The Dish on Food and Farming in Colonial America

Overview

Travel back to a time when: People believed vegetables made you sick. Slaves were forced to grow and harvest crops for masters. Step into the lives of the colonists, and get the dish on food and farming in Colonial America.

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Overview

Travel back to a time when: People believed vegetables made you sick. Slaves were forced to grow and harvest crops for masters. Step into the lives of the colonists, and get the dish on food and farming in Colonial America.

Read More Show Less

Editorial Reviews

Children's Literature - Barbara L. Talcroft
Do vegetables make us sick? As students discover in Capstone's "Life in the American Colonies" series, most colonists would have answered, "Yes!" In this volume, readers are introduced to the settlers' struggle for survival in the seventeenth century and growing prosperity in the eighteenth. Colonists in Virginia were often gentry or urban people, unused to farming, and had much to learn from the native peoples about hunting, growing indigenous plants, and preserving foods. Indians depended on maize, new to Europeans, who learned to grind the kernels for stews, porridges, and cornbread. Virginia Indians planted corn, beans, and squash together in ingenious gardens (pictured in a drawing from the early 1600s). Once settled, colonists used available foods like pumpkins and cranberries along with others they imported. Wild turkeys and deer were native; pigs were introduced from England. For farm labor, settlers soon acquired African slaves and indentured white servants who worked for years before being freed. To keep food from spoiling and rats (a large grey one is pictured), meat was dried, salted, and smoked, while other foods were dried or pickled in salt and vinegar. As towns began to grow, colonists could buy supplies (an advertisement from a Williamsburg general store lists coffee and chocolate along with pots and utensils). Fajardo stresses that life was hard, even desperate, in the early days, becoming more gracious by the eighteenth century, especially for the rich. Slaves made their contribution to American cuisine with tasty ribs, Indians with beef jerky, pumpkin pie, and corn cakes. Text is clear and lively; illustrations are abundant and colorful, using paintings, engravings (newly colored), and photographs of artifacts and reenactments. Note: paintings and engravings should clearly list artist (when known) and date—many are not contemporary.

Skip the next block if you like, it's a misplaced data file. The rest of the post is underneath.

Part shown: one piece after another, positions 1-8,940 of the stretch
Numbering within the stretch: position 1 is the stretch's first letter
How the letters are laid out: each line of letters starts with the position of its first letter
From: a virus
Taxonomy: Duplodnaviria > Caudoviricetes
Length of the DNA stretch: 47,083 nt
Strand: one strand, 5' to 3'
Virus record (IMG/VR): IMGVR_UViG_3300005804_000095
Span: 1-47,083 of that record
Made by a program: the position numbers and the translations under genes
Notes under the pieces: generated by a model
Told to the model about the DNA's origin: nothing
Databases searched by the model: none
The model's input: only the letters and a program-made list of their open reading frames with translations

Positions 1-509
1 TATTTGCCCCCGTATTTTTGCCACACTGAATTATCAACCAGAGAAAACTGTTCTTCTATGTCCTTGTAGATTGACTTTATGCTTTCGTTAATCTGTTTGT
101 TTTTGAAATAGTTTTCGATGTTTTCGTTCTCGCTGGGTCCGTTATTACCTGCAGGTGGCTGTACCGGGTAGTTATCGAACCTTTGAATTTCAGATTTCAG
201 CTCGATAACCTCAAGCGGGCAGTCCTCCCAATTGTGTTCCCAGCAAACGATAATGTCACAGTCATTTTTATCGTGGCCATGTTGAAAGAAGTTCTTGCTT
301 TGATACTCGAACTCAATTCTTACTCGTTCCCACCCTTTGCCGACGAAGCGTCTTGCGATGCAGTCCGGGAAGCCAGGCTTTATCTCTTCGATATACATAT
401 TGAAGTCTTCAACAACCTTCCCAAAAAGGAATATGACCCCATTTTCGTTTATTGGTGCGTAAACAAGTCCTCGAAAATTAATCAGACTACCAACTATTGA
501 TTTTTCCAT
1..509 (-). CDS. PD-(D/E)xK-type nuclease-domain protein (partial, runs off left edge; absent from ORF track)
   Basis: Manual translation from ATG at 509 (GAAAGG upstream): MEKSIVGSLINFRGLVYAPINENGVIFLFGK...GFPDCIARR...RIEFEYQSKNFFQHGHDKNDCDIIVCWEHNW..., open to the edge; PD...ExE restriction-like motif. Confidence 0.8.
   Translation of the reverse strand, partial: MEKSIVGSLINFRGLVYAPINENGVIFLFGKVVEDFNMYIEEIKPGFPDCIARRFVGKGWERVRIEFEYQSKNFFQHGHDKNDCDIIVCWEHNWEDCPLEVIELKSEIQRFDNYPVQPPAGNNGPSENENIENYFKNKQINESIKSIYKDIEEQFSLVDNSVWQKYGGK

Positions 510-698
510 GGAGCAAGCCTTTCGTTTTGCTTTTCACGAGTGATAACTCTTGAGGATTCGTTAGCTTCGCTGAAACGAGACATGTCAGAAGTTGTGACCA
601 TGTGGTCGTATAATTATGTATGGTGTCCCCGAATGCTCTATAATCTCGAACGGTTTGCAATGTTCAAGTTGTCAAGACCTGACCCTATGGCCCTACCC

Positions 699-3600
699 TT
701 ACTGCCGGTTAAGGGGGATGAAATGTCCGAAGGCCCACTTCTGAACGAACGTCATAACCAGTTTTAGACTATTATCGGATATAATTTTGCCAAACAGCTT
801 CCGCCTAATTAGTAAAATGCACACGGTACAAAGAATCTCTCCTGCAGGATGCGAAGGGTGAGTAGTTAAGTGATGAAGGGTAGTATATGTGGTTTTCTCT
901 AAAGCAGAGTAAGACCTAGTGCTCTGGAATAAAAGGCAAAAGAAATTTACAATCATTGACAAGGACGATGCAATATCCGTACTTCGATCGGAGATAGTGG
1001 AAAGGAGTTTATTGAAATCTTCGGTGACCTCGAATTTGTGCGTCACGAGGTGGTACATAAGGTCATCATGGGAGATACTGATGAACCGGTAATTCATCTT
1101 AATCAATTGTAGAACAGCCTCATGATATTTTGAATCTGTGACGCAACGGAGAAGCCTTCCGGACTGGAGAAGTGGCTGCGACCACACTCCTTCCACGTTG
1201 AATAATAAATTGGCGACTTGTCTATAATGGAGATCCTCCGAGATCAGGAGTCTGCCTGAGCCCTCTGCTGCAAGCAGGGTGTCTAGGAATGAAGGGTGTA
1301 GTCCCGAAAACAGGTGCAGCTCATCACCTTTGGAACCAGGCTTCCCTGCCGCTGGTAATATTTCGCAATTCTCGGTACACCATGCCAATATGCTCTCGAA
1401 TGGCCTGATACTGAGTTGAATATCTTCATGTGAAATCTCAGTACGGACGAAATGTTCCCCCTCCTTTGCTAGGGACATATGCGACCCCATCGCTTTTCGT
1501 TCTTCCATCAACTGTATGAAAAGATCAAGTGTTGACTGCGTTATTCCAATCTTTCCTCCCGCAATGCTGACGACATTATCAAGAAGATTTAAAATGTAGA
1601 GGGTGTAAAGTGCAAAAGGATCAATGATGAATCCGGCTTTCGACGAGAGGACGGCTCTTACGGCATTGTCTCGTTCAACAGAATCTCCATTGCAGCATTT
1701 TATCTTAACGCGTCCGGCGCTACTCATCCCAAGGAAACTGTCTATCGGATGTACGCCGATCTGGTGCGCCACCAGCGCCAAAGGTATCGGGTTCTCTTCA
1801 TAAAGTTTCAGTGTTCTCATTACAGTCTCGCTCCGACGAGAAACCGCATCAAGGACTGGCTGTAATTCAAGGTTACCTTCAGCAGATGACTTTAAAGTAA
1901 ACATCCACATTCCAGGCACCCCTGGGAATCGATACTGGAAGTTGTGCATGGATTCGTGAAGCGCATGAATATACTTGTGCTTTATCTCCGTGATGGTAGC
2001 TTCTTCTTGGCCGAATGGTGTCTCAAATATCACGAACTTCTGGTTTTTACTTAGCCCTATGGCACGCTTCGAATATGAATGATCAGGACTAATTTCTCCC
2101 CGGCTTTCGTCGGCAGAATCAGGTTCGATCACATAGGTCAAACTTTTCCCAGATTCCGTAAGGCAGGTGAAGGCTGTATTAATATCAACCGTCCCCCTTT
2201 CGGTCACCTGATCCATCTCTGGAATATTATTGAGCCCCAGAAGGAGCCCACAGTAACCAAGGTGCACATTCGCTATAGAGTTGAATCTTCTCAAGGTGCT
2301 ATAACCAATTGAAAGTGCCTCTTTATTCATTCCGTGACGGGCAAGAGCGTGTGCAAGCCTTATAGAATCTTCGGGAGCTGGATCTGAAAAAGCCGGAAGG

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Product Details

  • ISBN-13: 9781429672177
  • Publisher: Capstone Press
  • Publication date: 8/1/2011
  • Series: Life in the American Colonies
  • Pages: 32
  • Sales rank: 329,418
  • Age range: 8 - 11 Years
  • Lexile: 740L (what's this?)
  • Product dimensions: 7.30 (w) x 8.50 (h) x 0.10 (d)

Meet the Author

Anika Fajardo was born in Colombia and raised in Minnesota, and her writing about that experience has appeared in various publications. She changed schools in seventh grade but survived.
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Table of Contents

Introduction People of the Colonies 4

Chapter 1 Learning to Survive 6

Chapter 2 Mealtime 10

Chapter 3 Hunting and Farming 14

Chapter 4 Cooking and Preserving 20

Chapter 5 Trading 24

Glossary 30

Read More 31

Internet Sites 31

Index 32

Primary Source Bibliography 32

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